Scholarships are money that does not need to be repaid and can come from sources that are not part of the college financial aid process. We recommend that you register with at least one web-based scholarship search engine. Create a personal profile that captures details about you and your family. Think about your memberships and affiliations with civic groups, ethnic groups, religious groups, professional organizations, medical associations, and employers, including union affiliations. Some popular websites to use to search for this type of scholarship are:
Check with your high school counseling office, they may have a list of other scholarship opportunities.
College Money Matters guide on where to find scholarships and how to avoid scams is another helpful resource you should consider consulting in this process.
Financial Aid Glossary
Award Letter The document you receive from a college that explains the terms of the financial aid that the college is offering you. The information includes the types and amounts of financial aid offered, what you’re expected to do to keep the award, and a deadline for accepting the award.
CSS/Financial Aid PROFILE®: A financial aid application used by more than 300 colleges, universities, and private scholarship programs to award their financial aid funds. The College Board offers this service.
Expected Family Contribution (EFC): An eligibility index that college financial aid staff use to determine how much financial aid you would receive if you were to attend their school. The EFC is calculated according to a formula specified in law and is based upon the information provided by the student and their family on the Free Application for Federal Student Aid (FAFSA).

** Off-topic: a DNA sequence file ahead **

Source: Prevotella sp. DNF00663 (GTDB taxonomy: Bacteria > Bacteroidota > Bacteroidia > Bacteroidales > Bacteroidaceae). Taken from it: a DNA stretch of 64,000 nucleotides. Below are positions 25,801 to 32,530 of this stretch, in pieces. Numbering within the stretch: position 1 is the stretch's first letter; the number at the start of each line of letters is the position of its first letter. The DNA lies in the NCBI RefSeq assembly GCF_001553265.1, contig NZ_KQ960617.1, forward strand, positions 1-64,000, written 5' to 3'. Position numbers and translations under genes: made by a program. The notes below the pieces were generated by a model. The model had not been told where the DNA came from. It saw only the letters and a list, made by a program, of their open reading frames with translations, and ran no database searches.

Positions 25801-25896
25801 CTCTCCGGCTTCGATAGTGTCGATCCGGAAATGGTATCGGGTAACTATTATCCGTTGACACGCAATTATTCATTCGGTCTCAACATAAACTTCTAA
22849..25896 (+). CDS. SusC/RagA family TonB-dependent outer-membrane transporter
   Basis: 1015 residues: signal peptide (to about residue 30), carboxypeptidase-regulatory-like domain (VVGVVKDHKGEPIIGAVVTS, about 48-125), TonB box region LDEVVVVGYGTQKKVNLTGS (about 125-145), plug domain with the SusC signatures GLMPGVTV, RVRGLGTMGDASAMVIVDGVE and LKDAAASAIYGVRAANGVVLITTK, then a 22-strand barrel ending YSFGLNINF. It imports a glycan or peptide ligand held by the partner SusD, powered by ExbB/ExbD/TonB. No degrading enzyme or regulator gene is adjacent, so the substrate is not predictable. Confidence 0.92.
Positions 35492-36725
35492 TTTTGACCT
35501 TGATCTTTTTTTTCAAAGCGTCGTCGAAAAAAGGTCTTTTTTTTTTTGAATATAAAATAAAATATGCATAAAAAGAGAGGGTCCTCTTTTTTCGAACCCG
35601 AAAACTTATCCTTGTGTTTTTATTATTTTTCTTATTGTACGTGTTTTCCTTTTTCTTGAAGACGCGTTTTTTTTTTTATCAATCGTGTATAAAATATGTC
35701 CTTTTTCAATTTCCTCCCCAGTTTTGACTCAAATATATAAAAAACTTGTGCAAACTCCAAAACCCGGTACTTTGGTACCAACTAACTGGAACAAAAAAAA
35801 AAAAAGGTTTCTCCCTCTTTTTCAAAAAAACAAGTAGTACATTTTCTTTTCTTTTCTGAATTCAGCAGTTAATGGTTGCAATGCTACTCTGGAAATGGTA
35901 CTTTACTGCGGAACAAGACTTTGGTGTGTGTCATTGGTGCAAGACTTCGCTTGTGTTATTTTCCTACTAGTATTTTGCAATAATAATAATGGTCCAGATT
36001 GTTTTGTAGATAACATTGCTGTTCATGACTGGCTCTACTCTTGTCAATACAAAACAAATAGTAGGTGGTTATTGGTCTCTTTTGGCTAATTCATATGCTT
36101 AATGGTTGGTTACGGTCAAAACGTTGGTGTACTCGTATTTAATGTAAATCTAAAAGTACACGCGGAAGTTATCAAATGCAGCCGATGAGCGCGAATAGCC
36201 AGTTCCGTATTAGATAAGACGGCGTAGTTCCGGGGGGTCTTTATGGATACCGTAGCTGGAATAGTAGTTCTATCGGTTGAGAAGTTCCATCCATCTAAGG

Federal Methodology: The need analysis formula used to determine a family's expected family contribution. The Federal Methodology considers the family size, the number of family members in college, taxable and nontaxable income, and assets.
Federal Student Aid ID (FSA ID): An FSA ID consists of a username and password which gives you access to the U.S. Department of Education’s online systems and can serve as your legal signature when completing electronic documents, including the Free Application for Federal Student Aid (FAFSA).
Institutional Methodology: A formula some schools devise to determine financial need for allocating their own institutional financial aid funds.
Financial Need (sometimes called Demonstrated Financial Need): The difference between the student's Cost of Attendance (COA) and the Expected Family Contribution (EFC).
Free Application for Federal Student Aid (FAFSA): The free application form you submit to apply for federal financial aid. It is required for all students seeking federal student grants, work-study programs, and loans. Most colleges require it as well. The FAFSA may also qualify you for state-sponsored financial aid.